Just think—a huge guy with impressive armor and weapons. Goliath was massive!  That alone would be disheartening. But, wait. When we add physical and verbal intimidation to what the Philistine army would be guilty of, we see what a horrible impression they made on the army of Israel. And not only the army of Israel, but for the whole nation of Israel by extension.

Does this sound familiar? Do we have bullies in our neighborhoods? Our schools or workplaces? When we examine and break down how Goliath used intimidation and fear, we can see that Goliath was a master intimidator. (Or, at least, how antagonistic and intimidating were the people who wrote the words for Goliath to say. He might have had great writers.)

What about the other side of this lopsided-looking match-up? We do know what David looked like, from this and other descriptions in 1 and 2 Samuel. At this point, while David is only a teenager, he has not become tall and broad-shouldered yet. He is described as ruddy and good looking. We can also see how full-grown warriors of Israel are afraid and intimidated by the insults and trash talk of Goliath and the Philistine army, and the teenaged David has a very different response. He is horrified at the blasphemies and trash talk Goliath spouts.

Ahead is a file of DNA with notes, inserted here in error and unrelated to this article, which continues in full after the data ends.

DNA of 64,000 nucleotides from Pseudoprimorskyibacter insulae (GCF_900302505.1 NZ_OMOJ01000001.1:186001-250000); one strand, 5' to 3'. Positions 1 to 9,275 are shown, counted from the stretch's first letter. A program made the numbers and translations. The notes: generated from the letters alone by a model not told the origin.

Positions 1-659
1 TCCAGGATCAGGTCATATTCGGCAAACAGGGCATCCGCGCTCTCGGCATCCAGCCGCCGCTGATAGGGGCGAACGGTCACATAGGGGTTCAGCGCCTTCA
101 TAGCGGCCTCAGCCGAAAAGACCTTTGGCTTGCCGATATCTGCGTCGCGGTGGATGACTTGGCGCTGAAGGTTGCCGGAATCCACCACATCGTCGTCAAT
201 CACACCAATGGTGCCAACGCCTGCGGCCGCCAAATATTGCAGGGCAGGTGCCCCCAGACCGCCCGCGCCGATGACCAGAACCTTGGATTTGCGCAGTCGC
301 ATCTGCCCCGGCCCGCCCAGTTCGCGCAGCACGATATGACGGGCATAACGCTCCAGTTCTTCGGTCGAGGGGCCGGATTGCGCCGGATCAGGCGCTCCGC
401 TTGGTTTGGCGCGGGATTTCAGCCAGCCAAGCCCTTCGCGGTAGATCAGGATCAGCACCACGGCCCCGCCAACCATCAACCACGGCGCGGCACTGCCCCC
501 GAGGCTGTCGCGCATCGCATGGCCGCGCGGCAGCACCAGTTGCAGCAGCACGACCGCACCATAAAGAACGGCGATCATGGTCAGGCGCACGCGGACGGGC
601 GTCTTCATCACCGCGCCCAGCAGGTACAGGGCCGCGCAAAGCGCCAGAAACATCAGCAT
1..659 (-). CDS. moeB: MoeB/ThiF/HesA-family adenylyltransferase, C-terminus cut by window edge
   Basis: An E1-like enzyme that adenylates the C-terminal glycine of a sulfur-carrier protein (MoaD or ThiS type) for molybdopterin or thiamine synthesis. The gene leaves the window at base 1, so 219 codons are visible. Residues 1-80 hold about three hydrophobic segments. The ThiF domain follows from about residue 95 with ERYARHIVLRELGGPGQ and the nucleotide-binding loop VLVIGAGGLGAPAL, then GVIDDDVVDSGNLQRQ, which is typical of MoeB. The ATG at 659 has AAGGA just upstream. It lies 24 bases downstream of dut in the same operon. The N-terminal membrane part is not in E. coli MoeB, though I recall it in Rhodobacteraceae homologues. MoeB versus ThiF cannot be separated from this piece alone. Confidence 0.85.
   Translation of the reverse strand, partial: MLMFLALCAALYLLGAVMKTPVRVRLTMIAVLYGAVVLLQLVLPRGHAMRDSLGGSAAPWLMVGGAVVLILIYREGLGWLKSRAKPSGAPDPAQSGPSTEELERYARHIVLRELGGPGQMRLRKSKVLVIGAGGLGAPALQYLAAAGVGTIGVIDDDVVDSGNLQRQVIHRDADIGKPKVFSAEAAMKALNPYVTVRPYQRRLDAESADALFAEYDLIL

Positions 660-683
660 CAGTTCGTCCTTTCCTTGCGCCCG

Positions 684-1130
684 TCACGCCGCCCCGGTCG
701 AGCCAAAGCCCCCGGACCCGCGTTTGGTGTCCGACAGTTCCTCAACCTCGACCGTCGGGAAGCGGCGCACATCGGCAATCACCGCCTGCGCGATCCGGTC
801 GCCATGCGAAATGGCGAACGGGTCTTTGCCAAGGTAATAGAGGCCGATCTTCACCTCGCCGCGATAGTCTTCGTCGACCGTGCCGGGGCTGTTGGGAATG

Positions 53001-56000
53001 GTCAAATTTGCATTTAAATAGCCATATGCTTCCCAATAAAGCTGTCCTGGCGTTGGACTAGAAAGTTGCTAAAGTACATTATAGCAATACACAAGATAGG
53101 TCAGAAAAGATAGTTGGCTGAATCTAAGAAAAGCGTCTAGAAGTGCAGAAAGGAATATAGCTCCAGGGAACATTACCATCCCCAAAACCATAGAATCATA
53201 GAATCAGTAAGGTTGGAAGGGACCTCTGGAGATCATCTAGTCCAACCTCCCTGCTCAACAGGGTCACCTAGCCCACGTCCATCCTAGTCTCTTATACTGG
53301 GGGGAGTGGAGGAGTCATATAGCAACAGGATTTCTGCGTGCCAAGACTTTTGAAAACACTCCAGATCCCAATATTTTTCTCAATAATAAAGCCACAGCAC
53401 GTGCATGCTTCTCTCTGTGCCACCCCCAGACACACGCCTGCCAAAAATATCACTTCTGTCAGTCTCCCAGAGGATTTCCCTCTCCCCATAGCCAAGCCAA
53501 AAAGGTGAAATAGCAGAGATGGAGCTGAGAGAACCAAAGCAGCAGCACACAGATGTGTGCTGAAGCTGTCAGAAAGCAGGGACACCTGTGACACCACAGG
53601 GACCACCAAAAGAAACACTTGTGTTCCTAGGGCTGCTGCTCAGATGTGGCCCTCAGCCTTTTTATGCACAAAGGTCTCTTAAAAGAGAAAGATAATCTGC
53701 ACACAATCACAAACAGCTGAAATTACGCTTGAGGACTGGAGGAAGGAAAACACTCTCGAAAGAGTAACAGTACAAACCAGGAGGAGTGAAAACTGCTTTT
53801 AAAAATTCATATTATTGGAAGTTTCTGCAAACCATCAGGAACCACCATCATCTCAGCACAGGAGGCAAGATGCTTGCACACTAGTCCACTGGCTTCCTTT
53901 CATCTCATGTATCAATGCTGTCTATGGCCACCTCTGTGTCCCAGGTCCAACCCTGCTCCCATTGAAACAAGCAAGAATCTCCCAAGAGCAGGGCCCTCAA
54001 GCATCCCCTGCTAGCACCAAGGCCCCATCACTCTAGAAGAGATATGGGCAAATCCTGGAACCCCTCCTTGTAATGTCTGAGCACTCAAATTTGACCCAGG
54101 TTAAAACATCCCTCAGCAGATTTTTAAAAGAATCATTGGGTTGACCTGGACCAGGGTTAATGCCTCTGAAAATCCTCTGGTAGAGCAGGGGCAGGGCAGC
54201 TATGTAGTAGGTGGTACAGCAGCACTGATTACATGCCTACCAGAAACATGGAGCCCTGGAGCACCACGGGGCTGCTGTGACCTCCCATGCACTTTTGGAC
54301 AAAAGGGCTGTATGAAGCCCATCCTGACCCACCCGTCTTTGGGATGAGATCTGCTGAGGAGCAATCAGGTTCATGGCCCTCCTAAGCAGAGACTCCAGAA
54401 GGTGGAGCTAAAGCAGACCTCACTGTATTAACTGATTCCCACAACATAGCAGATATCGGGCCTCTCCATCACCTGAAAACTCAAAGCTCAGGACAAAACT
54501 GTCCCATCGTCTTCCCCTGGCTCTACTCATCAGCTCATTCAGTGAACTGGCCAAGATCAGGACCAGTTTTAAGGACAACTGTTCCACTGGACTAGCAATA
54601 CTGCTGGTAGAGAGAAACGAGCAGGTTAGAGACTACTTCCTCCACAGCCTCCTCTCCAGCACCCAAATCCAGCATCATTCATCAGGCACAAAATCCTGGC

Let’s examine what Goliath said, more closely: “Choose a man for yourselves, and let him come down to me.  If he is able to fight with me and kill me, then we will be your servants; but if I prevail against him and kill him, then you shall be our servants and serve us.”  And the Philistine said, “Today I defy the ranks of Israel! Give me a man, that we may fight together.”

Goliath was a soldier by profession, and very good at what he did. He had probably honed and fine-tuned his scare tactics. We see classic manipulation and intimidation patterns.

I would like to highlight one type of person from our modern context. This can be an office manipulator, a neighborhood busybody, or an overbearing and mocking know-it-all. This type of person is not necessarily a huge menacing presence. They might not be physically intimidating, but their verbal browbeating and coercion can be just as terrorizing. This poisonous activity can induce just as much fear and demoralization in the attitudes and behavior of those surrounding this toxic person. This toxic person can be a virtual Goliath, and might come in many shapes or sizes. We need to be aware and on the lookout for mean bullies like this.